Measuring health system responsiveness in a national community health worker primary care programme in rural Liberia

Savior Flomo Mendin, Julie A. Krause, Andrew Gweh, Massaboi Baysah, Joseph Nyumah, Chris J. Gaye, T. Max Zorh, John D. Kraemer, Marion Subah, Lisa R. Hirschhorn*

*Corresponding author for this work

Research output: Contribution to journalArticlepeer-review


As many low- and middle-income countries scale up community health worker (CHW) programmes to achieve universal health coverage, ensuring quality as well as access is critical. Health system responsiveness (HSR) is a core domain of quality patient-centred care but has not been widely measured in CHW-delivered care. We report results from a household survey measuring HSR and health systems' quality of CHW-delivered care in two Liberian counties where the national CHW programme of Community Health Assistants (CHAs) for communities ≥5 km from a health centre has been implemented. We conducted a cross-sectional population-based household survey in 2019 in Rivercess (RC) and Grand Gedeh (GG) counties, using a two-stage cross-sectional cluster sampling approach. We included validated HSR questions on six responsiveness domains and patient-reported health system outcomes, such as satisfaction and trust in the CHA's skills and abilities. The HSR questions were administered to women aged 18-49 years who reported seeking care from a CHA in the 3 months prior to the survey. A composite responsiveness score was calculated and divided into tertiles. Multivariable analysis using Poisson regression with log link and adjusting for respondent characteristics was used to determine the association between responsiveness and patient-reported health system outcomes. The proportion of individuals rating responsiveness as very good or excellent was similar across all domains within a district, with ratings being lower in RC (23-29%) than in GG (52-59%). High ratings in both counties were seen for high trust in the CHA's skills and abilities (GG 84%, RC 75%) and high confidence in the CHA (GG 58%, RC 60%). Compared with women in the lowest responsiveness tertile (score ≤3), women in the highest tertile (score 4.25) were significantly more likely to report high quality of CHA-delivered care (prevalence ratio, PR = 14.1), very good/excellent at meeting health needs (PR = 8.0), high confidence in the CHA to provide future care (PR = 2.4), and a high level of trust in CHA's skills and abilities (PR = 1.4). Controlling for respondent characteristics, the composite responsiveness score was significantly associated with all patient-reported health system outcomes (P < 0.001). We found that HSR was associated with important patient-reported health system quality outcomes, including satisfaction, trust, and confidence in the CHA. Measuring patients' experience and outcomes of care is important to complement more common measures of technical quality for CHW-delivered care to ensure that this domain of quality is central to the community health programme design and delivery.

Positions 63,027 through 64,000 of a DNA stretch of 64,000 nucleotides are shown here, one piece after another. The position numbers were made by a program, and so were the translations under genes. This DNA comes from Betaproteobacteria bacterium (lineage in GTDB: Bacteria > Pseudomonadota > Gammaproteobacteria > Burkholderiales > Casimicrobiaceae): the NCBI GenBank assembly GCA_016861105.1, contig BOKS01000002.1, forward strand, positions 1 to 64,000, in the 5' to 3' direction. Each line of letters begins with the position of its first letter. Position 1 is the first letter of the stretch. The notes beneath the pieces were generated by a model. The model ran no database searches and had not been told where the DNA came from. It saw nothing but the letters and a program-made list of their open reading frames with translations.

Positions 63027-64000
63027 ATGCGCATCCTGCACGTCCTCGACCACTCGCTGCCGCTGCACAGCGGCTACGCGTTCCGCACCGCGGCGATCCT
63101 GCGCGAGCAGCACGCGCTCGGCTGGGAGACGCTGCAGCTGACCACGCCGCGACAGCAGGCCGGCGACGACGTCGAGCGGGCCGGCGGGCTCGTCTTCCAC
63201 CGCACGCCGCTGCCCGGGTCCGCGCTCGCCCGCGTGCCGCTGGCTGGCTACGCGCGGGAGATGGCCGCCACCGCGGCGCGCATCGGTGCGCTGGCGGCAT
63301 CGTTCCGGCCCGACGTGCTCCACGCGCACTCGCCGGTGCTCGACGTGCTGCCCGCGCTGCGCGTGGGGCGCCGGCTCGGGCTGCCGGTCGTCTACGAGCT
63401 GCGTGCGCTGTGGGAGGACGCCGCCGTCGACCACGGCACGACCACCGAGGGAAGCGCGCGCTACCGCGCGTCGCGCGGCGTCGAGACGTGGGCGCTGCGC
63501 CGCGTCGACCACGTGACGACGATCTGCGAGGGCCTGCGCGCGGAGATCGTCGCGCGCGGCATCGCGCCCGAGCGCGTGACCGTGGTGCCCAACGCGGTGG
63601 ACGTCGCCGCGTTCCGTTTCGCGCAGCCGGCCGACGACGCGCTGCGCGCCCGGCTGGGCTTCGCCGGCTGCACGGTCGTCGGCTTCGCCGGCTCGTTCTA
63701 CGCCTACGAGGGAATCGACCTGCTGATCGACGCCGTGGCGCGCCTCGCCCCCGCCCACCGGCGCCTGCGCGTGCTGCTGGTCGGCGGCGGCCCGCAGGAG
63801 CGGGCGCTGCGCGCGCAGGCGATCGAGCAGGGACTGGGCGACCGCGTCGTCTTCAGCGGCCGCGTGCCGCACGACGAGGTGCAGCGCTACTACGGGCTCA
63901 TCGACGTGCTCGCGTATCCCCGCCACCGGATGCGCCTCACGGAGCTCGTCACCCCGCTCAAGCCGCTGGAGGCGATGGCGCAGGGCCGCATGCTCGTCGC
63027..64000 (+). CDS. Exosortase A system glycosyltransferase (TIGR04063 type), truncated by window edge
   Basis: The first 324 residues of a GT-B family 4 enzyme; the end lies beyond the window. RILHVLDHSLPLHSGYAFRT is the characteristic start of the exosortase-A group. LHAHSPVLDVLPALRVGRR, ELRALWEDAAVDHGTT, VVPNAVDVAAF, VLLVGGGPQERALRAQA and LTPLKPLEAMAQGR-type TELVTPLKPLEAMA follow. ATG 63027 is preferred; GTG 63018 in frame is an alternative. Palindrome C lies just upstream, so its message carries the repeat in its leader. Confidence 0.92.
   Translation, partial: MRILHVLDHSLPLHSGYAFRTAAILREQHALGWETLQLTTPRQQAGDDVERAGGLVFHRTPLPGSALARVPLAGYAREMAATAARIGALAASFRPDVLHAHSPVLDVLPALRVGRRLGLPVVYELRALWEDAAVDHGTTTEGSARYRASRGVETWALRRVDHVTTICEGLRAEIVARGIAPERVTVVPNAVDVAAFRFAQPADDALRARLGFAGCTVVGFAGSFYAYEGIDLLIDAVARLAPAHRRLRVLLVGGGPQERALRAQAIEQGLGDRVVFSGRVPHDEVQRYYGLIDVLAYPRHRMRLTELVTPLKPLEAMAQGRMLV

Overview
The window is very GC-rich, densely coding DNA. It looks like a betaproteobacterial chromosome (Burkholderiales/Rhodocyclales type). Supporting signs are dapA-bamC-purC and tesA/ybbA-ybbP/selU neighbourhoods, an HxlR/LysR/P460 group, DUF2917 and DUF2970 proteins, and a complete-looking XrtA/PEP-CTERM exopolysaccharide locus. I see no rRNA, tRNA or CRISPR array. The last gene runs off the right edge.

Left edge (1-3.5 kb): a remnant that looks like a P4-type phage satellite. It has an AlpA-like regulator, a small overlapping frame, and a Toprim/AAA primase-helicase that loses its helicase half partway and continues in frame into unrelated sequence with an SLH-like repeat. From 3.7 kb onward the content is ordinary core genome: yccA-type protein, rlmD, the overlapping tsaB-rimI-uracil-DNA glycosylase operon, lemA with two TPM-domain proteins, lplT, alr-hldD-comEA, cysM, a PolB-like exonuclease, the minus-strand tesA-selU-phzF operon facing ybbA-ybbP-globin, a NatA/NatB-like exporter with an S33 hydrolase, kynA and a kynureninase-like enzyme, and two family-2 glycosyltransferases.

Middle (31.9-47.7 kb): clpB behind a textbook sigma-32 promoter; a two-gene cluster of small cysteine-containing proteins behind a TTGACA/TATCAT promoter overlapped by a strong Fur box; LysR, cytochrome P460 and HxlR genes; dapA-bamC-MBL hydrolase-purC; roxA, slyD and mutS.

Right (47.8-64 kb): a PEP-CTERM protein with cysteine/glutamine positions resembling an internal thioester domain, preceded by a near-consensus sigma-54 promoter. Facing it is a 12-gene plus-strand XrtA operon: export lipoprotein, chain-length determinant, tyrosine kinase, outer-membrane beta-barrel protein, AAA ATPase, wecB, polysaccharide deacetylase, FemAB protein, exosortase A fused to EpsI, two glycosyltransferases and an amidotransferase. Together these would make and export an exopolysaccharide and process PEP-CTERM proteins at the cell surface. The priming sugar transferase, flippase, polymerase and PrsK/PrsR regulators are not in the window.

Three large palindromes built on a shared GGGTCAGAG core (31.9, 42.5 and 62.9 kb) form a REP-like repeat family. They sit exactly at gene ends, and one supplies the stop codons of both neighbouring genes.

Original languageEnglish (US)
Article numbermzad027
JournalInternational Journal for Quality in Health Care
Issue number2
StatePublished - Apr 1 2023


  • Liberia
  • community health workers
  • health system responsiveness
  • patient satisfaction
  • people-centred care
  • surveys

ASJC Scopus subject areas

  • General Medicine


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